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        • #5
          Originally posted by Sunking View Post
          There is no one size fits all answer. The manufactures use all the chemistries. One manufacture in Korea called KIA switched from Lithium to Lead Carbon. Problem with all the battery chemistries is none are really suitable for the mass market. It is battery tech holding back the EV market. All other technology we have except batteries.

          What it is going to take is a battery that has:

          Specific Energy greater than 300 wh/Kg. That is what is needed to get the 300 to 500 mile range the public demands. Otherwise you have to have two cars. Electric for short trips, and ICE for long trips.
          5C Charge and Discharge rates. Need the high discharge rate for acceleration which we have now sort of. 5C for the charge rate is needed for a maximum 20 minute recharge for 100% DOD just like pulling into a regular gas station.
          Cycle Life greater than 3000 cycles to 80% rated capacity. So a battery last as long as the vehicle of 10 years or more.
          Dollar to Watt Hour cost less than $0.40/wh to be able to compete with gas engine vehicles. Above that a gas engine vehicle is less expensive to purchase the vehicle and fuel cost of ten years.
          Last and this is a huge challenge, COLD WEATHER CAPACITY. 80% of rated capacity at 0 degrees. No where close to that now.
          When a vehicle come along with 2, 300 mile capability batteries with the above characteristics that can be swapped like propane cylinders, or charged at home, and/or changed over on the fly for $35K drive off, I'll buy one. Realistically, I probably won't live long enough to see it, but you never know.

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          • #6
            Originally posted by J.P.M. View Post
            When a vehicle come along with 2, 300 mile capability batteries with the above characteristics that can be swapped like propane cylinders, or charged at home, and/or changed over on the fly for $35K drive off, I'll buy one. Realistically, I probably won't live long enough to see it, but you never know.
            I do not know how old you are, but I think the battery in question is only 5 to 10 years down the road. Billions of dollars are going into finding such a battery. According to sources both Exxon/Mobile and Chevron already have a prototype in testing working on manufacturing process to get the price down. Have to wait and see who comes to market first. Whoever does it first pretty much owns the world.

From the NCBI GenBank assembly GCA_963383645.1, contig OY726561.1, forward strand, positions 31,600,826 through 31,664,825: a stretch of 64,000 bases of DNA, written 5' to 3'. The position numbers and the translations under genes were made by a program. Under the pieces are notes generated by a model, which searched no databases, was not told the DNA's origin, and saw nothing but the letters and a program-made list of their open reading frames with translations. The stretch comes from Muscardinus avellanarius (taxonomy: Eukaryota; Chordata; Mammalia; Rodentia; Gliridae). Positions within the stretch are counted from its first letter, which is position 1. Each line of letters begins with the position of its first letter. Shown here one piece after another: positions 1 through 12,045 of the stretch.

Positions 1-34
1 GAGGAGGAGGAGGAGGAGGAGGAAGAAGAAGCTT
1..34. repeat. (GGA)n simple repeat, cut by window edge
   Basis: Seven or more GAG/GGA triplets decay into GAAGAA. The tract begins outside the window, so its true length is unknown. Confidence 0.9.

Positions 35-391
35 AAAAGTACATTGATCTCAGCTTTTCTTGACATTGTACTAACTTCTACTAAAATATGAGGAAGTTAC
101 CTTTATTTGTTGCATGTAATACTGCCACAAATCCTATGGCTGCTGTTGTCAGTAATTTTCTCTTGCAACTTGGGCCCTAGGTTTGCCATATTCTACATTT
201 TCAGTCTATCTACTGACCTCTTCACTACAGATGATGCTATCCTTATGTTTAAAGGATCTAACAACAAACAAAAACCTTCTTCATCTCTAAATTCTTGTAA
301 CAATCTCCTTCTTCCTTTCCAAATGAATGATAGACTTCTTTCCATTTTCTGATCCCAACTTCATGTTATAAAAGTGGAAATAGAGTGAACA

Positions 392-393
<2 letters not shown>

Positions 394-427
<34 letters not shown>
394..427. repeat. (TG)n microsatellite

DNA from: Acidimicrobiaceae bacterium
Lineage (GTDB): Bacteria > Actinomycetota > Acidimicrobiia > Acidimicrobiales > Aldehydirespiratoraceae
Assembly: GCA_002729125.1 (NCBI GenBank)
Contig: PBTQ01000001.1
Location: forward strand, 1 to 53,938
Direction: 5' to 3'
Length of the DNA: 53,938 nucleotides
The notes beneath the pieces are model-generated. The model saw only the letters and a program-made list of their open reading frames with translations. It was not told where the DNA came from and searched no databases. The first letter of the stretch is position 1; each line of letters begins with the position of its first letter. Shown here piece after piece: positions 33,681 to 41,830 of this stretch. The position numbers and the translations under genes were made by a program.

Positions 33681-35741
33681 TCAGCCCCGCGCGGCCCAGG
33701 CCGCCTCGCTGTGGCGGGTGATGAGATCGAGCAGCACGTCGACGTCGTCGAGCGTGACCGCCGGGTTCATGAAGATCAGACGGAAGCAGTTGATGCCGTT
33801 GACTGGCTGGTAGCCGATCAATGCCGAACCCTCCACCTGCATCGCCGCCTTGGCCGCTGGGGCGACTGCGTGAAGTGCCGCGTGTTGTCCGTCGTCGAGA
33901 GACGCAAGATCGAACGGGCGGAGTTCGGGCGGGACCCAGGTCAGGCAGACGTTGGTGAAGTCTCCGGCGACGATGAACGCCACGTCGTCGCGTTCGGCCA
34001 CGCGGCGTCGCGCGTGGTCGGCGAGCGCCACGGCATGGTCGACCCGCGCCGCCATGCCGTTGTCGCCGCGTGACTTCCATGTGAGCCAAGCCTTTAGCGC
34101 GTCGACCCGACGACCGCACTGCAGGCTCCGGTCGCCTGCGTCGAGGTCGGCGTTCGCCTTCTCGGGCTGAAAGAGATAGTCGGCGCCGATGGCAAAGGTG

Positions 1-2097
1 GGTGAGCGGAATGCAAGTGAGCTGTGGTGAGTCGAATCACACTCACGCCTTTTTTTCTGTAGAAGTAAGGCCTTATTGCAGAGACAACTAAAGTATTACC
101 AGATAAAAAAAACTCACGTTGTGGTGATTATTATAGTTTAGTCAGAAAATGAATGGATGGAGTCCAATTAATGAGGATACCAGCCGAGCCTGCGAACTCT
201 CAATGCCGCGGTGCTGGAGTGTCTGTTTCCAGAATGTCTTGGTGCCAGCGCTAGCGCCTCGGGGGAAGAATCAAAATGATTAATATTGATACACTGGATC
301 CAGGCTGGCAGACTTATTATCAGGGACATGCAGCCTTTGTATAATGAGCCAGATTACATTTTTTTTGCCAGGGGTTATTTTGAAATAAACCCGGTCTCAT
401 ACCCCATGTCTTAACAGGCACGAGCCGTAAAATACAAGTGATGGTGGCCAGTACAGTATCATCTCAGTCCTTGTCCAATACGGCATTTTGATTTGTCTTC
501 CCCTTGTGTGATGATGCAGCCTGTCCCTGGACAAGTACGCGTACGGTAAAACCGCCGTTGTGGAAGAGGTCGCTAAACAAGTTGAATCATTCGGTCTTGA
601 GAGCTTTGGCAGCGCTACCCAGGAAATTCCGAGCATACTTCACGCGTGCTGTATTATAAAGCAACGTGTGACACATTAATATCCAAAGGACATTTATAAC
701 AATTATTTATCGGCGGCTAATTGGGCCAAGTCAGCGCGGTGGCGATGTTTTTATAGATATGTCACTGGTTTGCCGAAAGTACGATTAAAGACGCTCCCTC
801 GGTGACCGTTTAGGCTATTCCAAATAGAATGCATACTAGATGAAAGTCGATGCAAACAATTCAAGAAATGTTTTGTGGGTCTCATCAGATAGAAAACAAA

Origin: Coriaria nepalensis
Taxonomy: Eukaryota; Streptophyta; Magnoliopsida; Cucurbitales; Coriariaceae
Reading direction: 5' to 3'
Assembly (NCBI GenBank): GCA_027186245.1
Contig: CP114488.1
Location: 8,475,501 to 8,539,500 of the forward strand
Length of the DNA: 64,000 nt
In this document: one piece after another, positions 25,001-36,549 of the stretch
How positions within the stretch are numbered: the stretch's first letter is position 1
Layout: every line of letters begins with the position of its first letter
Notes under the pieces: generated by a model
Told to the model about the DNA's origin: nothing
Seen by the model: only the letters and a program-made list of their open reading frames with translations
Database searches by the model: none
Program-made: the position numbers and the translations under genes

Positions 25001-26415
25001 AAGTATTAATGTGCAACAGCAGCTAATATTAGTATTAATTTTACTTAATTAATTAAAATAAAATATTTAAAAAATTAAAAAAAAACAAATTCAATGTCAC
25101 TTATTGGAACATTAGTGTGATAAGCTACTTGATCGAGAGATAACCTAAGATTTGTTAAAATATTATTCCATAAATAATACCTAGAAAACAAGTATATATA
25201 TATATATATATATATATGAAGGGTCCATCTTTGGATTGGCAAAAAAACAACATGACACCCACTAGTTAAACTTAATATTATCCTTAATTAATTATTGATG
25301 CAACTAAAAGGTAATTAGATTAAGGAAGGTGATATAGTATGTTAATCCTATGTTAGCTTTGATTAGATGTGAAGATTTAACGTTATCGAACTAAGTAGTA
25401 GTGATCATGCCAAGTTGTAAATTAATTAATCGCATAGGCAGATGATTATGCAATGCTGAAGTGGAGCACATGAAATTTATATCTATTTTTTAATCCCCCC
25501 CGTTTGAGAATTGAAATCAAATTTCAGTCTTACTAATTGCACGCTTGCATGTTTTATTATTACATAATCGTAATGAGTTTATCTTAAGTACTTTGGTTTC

MSEE, PE

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            • #7
              Originally posted by Sunking View Post
              I do not know how old you are, but I think the battery in question is only 5 to 10 years down the road. Billions of dollars are going into finding such a battery. According to sources both Exxon/Mobile and Chevron already have a prototype in testing working on manufacturing process to get the price down. Have to wait and see who comes to market first. Whoever does it first pretty much owns the world.
              5-10 years? What happened to fuel-cell cars? Yeah, any day now. What about the patent stranglehold on NiMH? - although it does run out at the end of this year I think, but that is a HUGE red-flag about how business is done concerning anything alternate. Only small handfuls of alternate energy vehicles actually being sold just to satisfy CARB requirements, but not seriously sold en masse.

              There is a lot of money to be made on investments that will never see mass adoption, in a never ending 5-10 year prediction cycle. Think painting the Golden Gate Bridge. Of course, even if they do come about, many don't think about what to do AFTER the revolution, like practical infrastructure support.

              Shareholders don't like to see disruptions in the current revenue stream, and human nature being what it is, we don't really act until forced to. That is, we use up all the current resources at hand, and stick to the status quo until the bitter end.

              Patent reform has to come first before any new technology can really succeed.

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              • #8
                Originally posted by inetdog View Post
                . (Not sure if any but Tesla are currently using Lithium from the factory, but there are a lot of DIY Lithium conversions.)
                Leaf, Prius PHEV, Focus, RAV-4 and Volt all use lithium.